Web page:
Each month I spend far more money than I should on a dead medium, but I just can’t help myself when it comes to overt displays of hipster-douchedom. I’m an avid collector of vinyl records and have been since I was 10 when my dad gave me a few Black Sabbath and ELO records (and a few Village People records he insisted where his sister’s). Since then I’ve hauled what felt like hundreds of pounds of wax up and down stairs, jammed the backseats of compact cars (ruining the rear suspension of one 2002 Mitsubishi Lancer), and into my girlfriends apartment when we moved in together. She loved that…
I typically go through genre binges and this month has been all about classic “dad-rock”.
Dreamboat Annie Heart
Not much needs to be said about one of the greatest classic rock albums of all time. Fellow guitarists can share in the absolute obsession with perfecting the intro to ‘Crazy on You’. I’ve been searching for this album for a few years now. The show Transparent must have had a hand in the price surge because I could never find an original pressing for under $30 (I scored this copy for $14).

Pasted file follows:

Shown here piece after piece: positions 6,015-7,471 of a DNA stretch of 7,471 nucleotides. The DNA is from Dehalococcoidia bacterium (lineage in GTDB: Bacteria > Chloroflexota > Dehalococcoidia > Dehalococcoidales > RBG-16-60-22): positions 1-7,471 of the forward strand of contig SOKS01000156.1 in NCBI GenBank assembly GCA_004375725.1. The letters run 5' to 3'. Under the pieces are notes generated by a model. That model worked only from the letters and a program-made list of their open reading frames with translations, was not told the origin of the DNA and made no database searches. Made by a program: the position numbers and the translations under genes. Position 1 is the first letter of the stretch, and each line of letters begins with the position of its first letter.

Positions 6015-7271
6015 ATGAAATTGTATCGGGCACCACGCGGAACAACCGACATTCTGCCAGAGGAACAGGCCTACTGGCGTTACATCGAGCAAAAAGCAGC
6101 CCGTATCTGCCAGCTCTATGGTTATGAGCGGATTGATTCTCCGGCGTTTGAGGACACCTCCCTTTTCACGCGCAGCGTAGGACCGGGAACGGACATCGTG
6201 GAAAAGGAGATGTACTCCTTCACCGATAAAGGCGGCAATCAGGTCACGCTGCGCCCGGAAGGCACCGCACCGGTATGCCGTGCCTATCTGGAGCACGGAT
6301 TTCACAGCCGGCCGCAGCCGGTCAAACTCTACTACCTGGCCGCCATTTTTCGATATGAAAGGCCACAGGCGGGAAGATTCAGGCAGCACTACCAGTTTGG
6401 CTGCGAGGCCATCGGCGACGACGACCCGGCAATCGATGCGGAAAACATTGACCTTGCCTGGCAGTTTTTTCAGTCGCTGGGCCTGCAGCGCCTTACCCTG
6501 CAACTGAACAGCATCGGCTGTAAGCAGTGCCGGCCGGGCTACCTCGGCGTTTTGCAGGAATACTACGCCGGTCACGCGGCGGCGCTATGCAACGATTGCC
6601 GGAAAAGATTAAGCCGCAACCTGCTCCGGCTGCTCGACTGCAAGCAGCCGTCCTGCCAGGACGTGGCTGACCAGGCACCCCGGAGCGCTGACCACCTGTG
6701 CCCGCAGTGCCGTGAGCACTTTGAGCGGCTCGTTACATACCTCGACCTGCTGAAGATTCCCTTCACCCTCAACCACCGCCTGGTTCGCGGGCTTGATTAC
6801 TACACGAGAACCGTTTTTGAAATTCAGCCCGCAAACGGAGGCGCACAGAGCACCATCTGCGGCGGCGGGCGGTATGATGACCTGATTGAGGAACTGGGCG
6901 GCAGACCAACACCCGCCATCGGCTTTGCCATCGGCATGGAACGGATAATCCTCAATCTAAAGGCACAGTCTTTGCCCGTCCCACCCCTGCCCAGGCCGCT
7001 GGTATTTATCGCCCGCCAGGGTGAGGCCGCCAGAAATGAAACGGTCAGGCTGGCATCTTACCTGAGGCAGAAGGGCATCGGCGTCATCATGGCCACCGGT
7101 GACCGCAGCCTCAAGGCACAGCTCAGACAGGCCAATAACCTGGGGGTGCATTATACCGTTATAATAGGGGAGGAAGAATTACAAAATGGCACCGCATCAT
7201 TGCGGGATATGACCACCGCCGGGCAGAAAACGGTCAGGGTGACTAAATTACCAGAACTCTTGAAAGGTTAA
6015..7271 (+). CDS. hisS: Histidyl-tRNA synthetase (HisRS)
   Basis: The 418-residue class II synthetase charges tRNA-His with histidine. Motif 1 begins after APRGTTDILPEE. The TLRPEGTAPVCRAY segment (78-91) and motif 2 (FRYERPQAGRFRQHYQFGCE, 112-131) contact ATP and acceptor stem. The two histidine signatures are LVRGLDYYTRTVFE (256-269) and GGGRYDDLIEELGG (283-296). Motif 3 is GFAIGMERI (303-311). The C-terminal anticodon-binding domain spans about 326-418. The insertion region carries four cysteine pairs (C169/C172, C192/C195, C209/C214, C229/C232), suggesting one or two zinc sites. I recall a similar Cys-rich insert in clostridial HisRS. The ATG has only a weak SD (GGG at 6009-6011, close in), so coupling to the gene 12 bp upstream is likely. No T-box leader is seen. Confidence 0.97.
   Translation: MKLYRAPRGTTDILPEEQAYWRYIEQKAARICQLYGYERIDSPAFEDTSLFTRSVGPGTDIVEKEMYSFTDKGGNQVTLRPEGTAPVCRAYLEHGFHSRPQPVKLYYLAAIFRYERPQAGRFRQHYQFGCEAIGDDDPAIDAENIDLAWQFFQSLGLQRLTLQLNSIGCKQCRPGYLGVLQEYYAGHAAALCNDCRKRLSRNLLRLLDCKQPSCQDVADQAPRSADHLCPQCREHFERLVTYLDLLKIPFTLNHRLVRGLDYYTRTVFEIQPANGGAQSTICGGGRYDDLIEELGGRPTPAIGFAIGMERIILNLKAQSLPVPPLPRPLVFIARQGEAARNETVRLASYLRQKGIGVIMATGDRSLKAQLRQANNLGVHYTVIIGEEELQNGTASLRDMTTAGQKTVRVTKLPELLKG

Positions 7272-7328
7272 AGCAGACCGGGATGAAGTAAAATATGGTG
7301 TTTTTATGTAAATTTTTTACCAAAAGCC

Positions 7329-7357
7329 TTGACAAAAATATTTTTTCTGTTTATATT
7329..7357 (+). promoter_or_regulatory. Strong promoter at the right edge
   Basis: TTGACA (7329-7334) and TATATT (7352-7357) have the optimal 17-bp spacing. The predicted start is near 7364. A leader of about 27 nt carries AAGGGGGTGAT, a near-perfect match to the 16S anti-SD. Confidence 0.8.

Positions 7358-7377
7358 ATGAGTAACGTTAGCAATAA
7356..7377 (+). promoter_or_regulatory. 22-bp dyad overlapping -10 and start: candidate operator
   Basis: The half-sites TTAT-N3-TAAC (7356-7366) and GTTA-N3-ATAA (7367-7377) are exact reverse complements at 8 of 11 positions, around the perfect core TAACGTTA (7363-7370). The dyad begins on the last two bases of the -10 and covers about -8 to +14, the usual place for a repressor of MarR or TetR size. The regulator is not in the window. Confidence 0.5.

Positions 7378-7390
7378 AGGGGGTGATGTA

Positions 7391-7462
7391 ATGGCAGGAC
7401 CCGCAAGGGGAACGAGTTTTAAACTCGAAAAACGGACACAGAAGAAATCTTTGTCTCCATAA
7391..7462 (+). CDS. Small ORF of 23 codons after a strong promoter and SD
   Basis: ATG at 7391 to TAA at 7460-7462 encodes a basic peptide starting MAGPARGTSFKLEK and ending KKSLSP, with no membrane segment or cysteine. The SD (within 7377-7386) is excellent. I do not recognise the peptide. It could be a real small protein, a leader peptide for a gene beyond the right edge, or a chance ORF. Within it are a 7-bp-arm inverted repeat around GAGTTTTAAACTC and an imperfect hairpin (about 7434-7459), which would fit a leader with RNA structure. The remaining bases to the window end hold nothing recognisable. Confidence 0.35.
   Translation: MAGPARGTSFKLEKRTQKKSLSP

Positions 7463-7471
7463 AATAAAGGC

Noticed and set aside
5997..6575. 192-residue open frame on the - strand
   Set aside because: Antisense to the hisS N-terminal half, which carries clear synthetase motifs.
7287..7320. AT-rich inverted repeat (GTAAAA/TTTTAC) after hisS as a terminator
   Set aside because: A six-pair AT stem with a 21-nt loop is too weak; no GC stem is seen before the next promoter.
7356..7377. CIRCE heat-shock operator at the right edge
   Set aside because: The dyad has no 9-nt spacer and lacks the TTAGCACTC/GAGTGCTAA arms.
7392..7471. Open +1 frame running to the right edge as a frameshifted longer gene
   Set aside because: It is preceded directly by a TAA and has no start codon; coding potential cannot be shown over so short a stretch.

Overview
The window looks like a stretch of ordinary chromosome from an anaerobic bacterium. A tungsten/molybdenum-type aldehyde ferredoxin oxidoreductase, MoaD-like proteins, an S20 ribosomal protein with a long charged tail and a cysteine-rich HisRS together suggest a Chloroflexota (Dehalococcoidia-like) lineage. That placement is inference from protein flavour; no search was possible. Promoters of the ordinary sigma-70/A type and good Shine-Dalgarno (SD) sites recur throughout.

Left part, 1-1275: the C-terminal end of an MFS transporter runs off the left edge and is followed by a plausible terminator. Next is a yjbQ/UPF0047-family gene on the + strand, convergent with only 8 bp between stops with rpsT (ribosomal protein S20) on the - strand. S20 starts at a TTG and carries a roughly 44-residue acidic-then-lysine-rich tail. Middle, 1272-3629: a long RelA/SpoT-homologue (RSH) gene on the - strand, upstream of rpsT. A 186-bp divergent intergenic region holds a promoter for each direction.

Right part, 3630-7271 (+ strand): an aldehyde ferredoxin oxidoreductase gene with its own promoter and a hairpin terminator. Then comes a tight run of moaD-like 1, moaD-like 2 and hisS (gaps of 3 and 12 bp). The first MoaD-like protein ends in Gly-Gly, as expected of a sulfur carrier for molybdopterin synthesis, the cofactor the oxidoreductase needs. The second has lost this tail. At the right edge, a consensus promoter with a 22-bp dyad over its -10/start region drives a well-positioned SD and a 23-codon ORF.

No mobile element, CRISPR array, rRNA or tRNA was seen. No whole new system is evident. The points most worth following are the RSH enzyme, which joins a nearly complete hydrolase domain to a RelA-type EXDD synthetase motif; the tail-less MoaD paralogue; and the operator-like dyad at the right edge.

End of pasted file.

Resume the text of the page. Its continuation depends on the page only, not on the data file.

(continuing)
The Red and The Black Jerry Harrison
I’m a massive Talking Heads fan. David Byrne is a lifelong artistic hero of mine, which I’ll save for another blog post. My first reaction to this record was it sounded like a compilation of all the weird, micro-rhythmic bits within Talking Heads tracks. These small moments that create their unique sound (think of that drum intro to ‘Burning Down the House’ or synth-scratching in ‘Seen and Not Seen’). This is heavily saturated with those moments. I nearly lifted the needle in protest but I pushed through and gave it another listen the next day, and like all great albums that leave an imprint, it took me few times to ‘get it’. Excellent record, definitely recommend to any TH fan.
Greatest Hits Waylon Jennings
My girlfriend Morgan bought this for us both to enjoy (she’s a huge fan). Mostly needed this to top-off the collection of Waylon 33’s.
Zammuto Self Titled
Not a classic, but highly unexpected to find and at $10 I couldn’t refuse. The Books breaking up was a tragic day in my circle while in college, but we were blessed with a new release late 2012 by Nick Zammuto. Pitchfork summed up the transformation of sound, using the term ‘hypnotherapy’. Nick is creating new sounds by literally inviting new instruments. Check out his technique for creating rhythms by scratching records.
Remember to support your local record shops!